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Last Updated:  Wednesday, 26 March, 2003, 08:31 GMT
'Sexy' children's underwear withdrawn
BHS described the children's underwear as "harmless fun"
A department store chain has withdrawn "sexy" underwear aimed at girls as young as seven after complaints from parents.

British Home Stores (BHS) was criticised for selling a range of Little Miss Naughty underwear, based on the cartoon favourite.

The padded bras and briefs were described as "disgraceful" and "ill-advised" by charities Childline and Kidscape.

BHS has now withdrawn the branded pants from sale, but has kept the bras in its stores because it says they are aimed at older girls.

The row started after Linda Foster, of Gateshead, spotted the bras in the store's branch in Northumberland Street, Newcastle.

We would urge manufacturers and retailers to think carefully about the messages their clothing sends out
William Kidd, Childline

She said: "I think targeting them at girls as young as seven is disgraceful, it gives out completely the wrong message to parents, children and the people who abuse them.

"It is selling sex to kids. Girls shouldn't be thinking about lingerie at their age or wanting to enhance their cleavage. They should be playing with their friends not trying to look sexy."

A spokesman for BHS described the underwear range as "harmless fun".

But he said the company had reconsidered its position on selling the branded briefs and had decided to withdraw them from sale.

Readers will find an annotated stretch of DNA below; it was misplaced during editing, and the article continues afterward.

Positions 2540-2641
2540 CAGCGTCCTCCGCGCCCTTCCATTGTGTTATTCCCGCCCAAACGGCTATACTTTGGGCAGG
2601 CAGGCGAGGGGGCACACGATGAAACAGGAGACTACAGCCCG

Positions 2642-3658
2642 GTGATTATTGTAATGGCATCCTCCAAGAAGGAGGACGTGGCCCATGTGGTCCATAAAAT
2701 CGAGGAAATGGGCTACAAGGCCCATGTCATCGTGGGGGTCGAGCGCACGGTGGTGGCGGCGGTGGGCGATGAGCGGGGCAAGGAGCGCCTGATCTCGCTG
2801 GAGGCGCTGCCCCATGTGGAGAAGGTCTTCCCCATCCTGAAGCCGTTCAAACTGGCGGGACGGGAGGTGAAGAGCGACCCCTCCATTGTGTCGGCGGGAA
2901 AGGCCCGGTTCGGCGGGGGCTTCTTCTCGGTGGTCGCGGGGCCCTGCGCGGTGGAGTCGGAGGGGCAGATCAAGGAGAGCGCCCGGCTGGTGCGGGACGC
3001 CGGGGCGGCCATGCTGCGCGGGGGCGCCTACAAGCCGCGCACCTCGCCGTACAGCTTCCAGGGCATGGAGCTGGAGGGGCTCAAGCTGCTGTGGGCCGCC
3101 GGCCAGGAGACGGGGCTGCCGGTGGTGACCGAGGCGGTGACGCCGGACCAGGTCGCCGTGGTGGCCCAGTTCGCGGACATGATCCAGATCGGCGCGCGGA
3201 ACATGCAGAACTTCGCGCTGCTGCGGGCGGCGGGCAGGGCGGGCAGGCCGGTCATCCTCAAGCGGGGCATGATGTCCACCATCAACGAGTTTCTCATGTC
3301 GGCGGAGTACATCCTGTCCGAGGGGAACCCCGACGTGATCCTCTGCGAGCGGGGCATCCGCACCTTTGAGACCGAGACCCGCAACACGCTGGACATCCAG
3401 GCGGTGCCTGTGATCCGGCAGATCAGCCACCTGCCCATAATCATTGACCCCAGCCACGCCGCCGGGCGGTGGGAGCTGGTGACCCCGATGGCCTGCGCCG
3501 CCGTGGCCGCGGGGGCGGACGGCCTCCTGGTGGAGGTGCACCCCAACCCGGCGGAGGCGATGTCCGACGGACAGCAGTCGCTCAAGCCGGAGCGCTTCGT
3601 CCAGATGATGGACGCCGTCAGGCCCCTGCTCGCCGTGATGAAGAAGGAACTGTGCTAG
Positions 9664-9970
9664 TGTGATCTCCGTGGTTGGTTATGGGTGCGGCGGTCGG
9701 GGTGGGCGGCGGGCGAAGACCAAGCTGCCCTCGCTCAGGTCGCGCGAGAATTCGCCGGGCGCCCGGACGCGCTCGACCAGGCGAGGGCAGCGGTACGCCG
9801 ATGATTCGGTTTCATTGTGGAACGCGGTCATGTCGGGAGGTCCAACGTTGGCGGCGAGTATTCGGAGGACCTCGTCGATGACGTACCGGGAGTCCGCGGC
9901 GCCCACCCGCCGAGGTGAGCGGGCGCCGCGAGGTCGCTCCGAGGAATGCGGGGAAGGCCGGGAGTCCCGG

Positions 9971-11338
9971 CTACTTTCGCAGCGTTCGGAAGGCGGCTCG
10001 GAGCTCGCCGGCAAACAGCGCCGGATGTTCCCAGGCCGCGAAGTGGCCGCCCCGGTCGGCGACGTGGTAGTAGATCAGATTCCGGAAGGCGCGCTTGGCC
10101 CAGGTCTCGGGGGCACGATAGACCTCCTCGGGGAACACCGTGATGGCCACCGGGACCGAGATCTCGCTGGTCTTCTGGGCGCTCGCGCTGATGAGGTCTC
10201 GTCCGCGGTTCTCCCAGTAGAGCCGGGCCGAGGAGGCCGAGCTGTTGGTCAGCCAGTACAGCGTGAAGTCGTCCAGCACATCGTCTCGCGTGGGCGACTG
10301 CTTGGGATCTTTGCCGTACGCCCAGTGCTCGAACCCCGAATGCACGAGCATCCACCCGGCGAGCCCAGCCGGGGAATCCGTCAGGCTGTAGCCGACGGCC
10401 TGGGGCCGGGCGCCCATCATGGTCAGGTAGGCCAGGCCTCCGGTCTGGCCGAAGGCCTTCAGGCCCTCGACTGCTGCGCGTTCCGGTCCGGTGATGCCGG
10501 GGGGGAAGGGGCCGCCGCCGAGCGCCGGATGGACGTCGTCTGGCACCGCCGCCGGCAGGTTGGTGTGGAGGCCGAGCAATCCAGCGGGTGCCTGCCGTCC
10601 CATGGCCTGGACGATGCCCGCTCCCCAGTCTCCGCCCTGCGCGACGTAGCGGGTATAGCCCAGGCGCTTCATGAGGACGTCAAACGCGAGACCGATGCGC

The bras come in a variety of colours and are priced at about 8.

They were sold to match briefs which start at age seven to eight.

'Welfare of the child'

Michelle Elliott, director of Kidscape, said: "You have to wonder why a girl of under 10 would have need for a padded bra and it is silly for a High Street company like BHS to be selling products like this.

"If these bras are being marketed at children under 10 then they really need to have their heads examined."

William Kidd of the charity Childline said: "We believe anyone selling or marketing lines to children and young people has a responsibility to bear in mind the welfare and best interests of the child.

"Childline would urge manufacturers and retailers to think carefully about the messages their clothing sends out and about the child which will be wearing them."

The BHS spokesman added: "We take our responsibility to supply appropriate clothing to children very seriously.

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